The task of identifying image discontinuities reduces to the partitioning of the joint space according to the probability density estimated in this space. The number of segments, i.e., intervals in a density graph, is determined by the number of peaks (modes) of the underlying density. The iterative meanshift procedure is used to find the modes in the joint space and assign each data point to a mode in its neighborhood. Denote by {x^{*} _{i}, I^{*} _{i}} the mode associated to {x_{i}, I_{i}} where i=1, . . . , N. Since the modes delineate regions with high concentration of similar data, the robustness to outliers is guaranteed.
Let {d_{i}=x^{*} _{i}−x_{i}}i=1, . . . , N be the oriented spatial distance from a point to its assigned mode. (Hereinafter, this quantity will be referred to as the displacement vector.) The displacement vectors always point away from discontinuities and play a dominant role in the propagation technique. The iterative, meanshiftbased algorithm for finding the displacement vectors is
For each i=1, . . . , N
 1. Initialize k=1 and (x^{k} _{i}, I^{k} _{i}, d_{i})=(x_{i}, I_{i},0) where k is the discrete time, iteration number
 2. Compute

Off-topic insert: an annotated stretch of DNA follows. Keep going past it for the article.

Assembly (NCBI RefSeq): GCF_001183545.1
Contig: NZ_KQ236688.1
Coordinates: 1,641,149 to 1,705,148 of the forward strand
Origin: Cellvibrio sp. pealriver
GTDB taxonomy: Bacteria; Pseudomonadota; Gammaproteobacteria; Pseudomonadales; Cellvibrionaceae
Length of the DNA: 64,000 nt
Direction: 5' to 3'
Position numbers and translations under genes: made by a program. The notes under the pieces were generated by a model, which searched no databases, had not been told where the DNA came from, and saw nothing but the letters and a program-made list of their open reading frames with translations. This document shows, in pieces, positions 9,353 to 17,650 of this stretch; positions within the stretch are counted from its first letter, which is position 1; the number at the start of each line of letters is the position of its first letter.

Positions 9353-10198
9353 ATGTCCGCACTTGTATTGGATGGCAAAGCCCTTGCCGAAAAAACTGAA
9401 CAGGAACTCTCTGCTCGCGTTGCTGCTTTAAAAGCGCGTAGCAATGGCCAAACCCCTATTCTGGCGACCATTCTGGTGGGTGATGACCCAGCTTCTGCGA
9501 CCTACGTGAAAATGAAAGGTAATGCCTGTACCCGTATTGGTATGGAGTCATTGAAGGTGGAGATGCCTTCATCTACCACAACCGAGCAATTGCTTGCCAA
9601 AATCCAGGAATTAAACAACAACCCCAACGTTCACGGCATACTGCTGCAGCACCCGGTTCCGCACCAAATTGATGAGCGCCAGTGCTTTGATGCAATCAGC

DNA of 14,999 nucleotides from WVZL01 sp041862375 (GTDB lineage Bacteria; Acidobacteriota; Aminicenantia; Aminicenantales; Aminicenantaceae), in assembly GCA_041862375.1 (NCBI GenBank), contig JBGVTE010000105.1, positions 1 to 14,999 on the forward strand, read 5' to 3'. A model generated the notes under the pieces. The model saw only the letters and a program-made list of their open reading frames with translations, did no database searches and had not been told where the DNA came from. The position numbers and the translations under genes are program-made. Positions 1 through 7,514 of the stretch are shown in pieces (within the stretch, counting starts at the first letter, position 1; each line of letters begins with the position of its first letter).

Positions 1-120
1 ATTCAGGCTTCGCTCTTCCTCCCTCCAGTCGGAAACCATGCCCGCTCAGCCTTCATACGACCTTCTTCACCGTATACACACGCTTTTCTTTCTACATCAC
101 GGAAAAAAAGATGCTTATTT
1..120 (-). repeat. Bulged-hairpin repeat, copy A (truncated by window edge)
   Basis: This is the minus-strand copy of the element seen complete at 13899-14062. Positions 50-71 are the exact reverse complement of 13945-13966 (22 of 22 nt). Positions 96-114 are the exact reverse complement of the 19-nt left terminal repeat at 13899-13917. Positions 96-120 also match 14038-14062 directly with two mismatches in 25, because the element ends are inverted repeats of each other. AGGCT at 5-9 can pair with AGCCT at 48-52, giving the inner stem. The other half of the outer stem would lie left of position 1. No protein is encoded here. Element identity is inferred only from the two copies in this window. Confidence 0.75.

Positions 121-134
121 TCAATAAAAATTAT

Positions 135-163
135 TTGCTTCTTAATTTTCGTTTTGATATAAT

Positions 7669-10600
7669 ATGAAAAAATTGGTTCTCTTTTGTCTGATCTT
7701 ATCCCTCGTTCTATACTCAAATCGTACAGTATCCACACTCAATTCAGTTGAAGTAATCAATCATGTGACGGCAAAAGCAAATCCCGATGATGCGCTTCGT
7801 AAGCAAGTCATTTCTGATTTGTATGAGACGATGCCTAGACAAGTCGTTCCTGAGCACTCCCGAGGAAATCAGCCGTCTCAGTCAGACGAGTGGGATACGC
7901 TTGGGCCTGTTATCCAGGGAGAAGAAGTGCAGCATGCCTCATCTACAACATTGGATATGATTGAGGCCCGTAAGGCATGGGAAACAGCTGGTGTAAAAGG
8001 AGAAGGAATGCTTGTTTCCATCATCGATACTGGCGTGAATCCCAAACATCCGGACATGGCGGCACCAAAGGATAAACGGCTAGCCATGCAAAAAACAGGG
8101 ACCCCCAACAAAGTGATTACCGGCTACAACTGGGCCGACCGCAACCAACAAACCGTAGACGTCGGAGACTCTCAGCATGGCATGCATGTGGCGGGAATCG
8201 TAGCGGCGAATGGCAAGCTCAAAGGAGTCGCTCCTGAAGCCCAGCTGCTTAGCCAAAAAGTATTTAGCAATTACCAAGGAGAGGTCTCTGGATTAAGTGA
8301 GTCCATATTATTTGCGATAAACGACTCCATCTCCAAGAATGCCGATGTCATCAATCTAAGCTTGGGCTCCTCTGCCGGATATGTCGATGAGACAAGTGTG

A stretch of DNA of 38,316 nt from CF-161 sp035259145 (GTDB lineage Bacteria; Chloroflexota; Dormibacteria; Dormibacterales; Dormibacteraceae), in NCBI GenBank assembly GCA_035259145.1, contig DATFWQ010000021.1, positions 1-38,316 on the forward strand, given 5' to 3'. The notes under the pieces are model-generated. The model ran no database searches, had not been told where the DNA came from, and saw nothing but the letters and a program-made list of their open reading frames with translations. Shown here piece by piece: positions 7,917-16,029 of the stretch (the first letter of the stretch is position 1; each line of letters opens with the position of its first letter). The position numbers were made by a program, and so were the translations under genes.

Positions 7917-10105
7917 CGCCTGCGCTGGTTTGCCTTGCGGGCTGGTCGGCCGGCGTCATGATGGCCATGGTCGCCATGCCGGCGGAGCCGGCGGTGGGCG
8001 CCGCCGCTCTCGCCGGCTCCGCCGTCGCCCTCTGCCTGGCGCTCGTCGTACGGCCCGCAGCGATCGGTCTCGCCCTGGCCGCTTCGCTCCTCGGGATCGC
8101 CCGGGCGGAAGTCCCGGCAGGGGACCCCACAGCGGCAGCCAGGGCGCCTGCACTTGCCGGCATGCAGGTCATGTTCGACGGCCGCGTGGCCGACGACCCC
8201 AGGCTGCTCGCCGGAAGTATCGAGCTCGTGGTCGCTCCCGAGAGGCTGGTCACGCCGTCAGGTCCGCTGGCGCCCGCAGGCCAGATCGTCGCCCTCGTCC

$\begin{array}{cc}\begin{array}{c}{X}_{i}^{k+1}=\frac{\sum _{j=1}^{M}\phantom{\rule{0.3em}{0.3ex}}{x}_{j}{e}^{\frac{{\left({x}_{i}^{k}{x}_{j}\right)}^{2}}{2\phantom{\rule{0.3em}{0.3ex}}{\sigma}_{x}^{2}}e\phantom{\rule{0.3em}{0.3ex}}\xb7\frac{{\left({I}_{i}^{k}{I}_{j}\right)}^{2}}{2\phantom{\rule{0.3em}{0.3ex}}{\sigma}_{I}^{2}}}}{\sum _{j=1}^{M}\phantom{\rule{0.3em}{0.3ex}}{e}^{\frac{{\left({x}_{i}^{k}{x}_{j}\right)}^{2}}{2\phantom{\rule{0.3em}{0.3ex}}{\sigma}_{x}^{2}}e\phantom{\rule{0.3em}{0.3ex}}\frac{{\left({I}_{i}^{k}{I}_{j}\right)}^{2}}{2\phantom{\rule{0.3em}{0.3ex}}{\sigma}_{I}^{2}}}}\\ {I}_{i}^{k+1}=\frac{\sum _{j=1}^{M}\phantom{\rule{0.3em}{0.3ex}}{I}_{j}{e}^{\frac{{\left({x}_{i}^{k}{x}_{j}\right)}^{2}}{2\phantom{\rule{0.3em}{0.3ex}}{\sigma}_{x}^{2}}e\frac{{\left({I}_{i}^{k}{I}_{j}\right)}^{2}}{2\phantom{\rule{0.3em}{0.3ex}}{\sigma}_{I}^{2}}}}{\sum _{j=1}^{M}\phantom{\rule{0.3em}{0.3ex}}{e}^{\frac{{\left({x}_{i}^{k}{x}_{j}\right)}^{2}}{2\phantom{\rule{0.3em}{0.3ex}}{\sigma}_{x}^{2}}e\phantom{\rule{0.3em}{0.3ex}}\frac{{\left({I}_{i}^{k}{I}_{j}\right)}^{2}}{2\phantom{\rule{0.3em}{0.3ex}}{\sigma}_{I}^{2}}}}\end{array}& \left(4\right)\end{array}$